We consider that in the terminal phase, it is more important the symptoms control than the prevention of events.
This study has limitations since it is a retrospective study based on medical records. Taking into account that the dosage of anticoagulation is dependent of renal function and in the majority of patients it was not accessed, some may have been under therapeutic/supratherapeutic dosage.
Given the absence of guidelines about the use of thromboprophylaxis in the palliative care setting, it should be a shared decision with the patient and his family. All the risks and benefits should be communicated and explained and an informed and free consent should be obtained.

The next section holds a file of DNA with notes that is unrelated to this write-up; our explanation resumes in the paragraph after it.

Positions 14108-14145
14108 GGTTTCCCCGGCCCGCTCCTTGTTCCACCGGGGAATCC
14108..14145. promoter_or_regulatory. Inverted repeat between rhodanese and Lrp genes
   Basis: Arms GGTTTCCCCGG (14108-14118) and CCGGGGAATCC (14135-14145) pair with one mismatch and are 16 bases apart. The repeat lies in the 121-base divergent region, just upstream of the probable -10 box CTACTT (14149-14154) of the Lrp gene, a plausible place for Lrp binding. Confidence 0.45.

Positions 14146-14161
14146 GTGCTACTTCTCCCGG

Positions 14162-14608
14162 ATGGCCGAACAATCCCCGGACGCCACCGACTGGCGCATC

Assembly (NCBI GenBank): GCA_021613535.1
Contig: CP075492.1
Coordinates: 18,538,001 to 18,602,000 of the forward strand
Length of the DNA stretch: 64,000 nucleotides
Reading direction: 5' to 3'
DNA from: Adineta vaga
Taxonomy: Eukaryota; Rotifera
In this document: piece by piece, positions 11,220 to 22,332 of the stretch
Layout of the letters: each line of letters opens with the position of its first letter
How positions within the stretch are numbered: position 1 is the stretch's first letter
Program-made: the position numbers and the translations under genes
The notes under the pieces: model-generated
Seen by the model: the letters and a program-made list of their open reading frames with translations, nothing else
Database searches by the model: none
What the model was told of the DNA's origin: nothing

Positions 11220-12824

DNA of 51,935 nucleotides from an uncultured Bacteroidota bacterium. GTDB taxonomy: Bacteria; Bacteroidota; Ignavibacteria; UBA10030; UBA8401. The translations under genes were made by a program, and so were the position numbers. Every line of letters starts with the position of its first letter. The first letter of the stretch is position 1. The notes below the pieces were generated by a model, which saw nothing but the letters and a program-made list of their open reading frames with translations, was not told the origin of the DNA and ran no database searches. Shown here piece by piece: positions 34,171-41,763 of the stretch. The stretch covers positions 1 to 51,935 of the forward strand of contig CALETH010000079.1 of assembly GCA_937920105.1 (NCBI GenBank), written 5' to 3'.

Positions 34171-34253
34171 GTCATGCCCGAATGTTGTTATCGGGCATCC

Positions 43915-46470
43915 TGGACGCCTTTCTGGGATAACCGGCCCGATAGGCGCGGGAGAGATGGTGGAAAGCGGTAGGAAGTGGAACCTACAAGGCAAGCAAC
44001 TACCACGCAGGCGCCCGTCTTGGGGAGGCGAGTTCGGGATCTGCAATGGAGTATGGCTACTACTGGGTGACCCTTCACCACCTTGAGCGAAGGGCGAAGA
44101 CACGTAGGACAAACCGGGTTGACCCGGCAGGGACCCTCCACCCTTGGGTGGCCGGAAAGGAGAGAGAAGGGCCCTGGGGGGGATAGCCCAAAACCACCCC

Palliative care patients are a peculiar population and the extrapolation of data from other areas sometimes is not consistent with the philosophy of Palliative Medicine. The establishment of evidence-based guidelines for thromboprophylaxis in oncologic patients under palliative care is imperative.
A pharmacoeconomic analysis of the cost implications is also needed (13). The author considers that the indiscriminate use of thromboprophylaxis would not be cost-effective.
Nevertheless, the initiation of thromboprophylaxis in palliative care setting does not preclude its suspension, since it is part of a therapeutic plan in constant revision.
I would like to express my sincere gratitude to Dr. Paula Silva for her useful guidance and advice. Thank you to everyone who has supported me along the way.
Conflicts of Interest: The author has no conflicts of interest to declare.
Ethical Statement: The study was approved by the Ethics Committee of Instituto Português de Oncologia do Porto.
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Cite this article as: Lima JI. Thromboprophylaxis in cancer patients in palliative care setting. Ann Res Hosp 2017;1:9.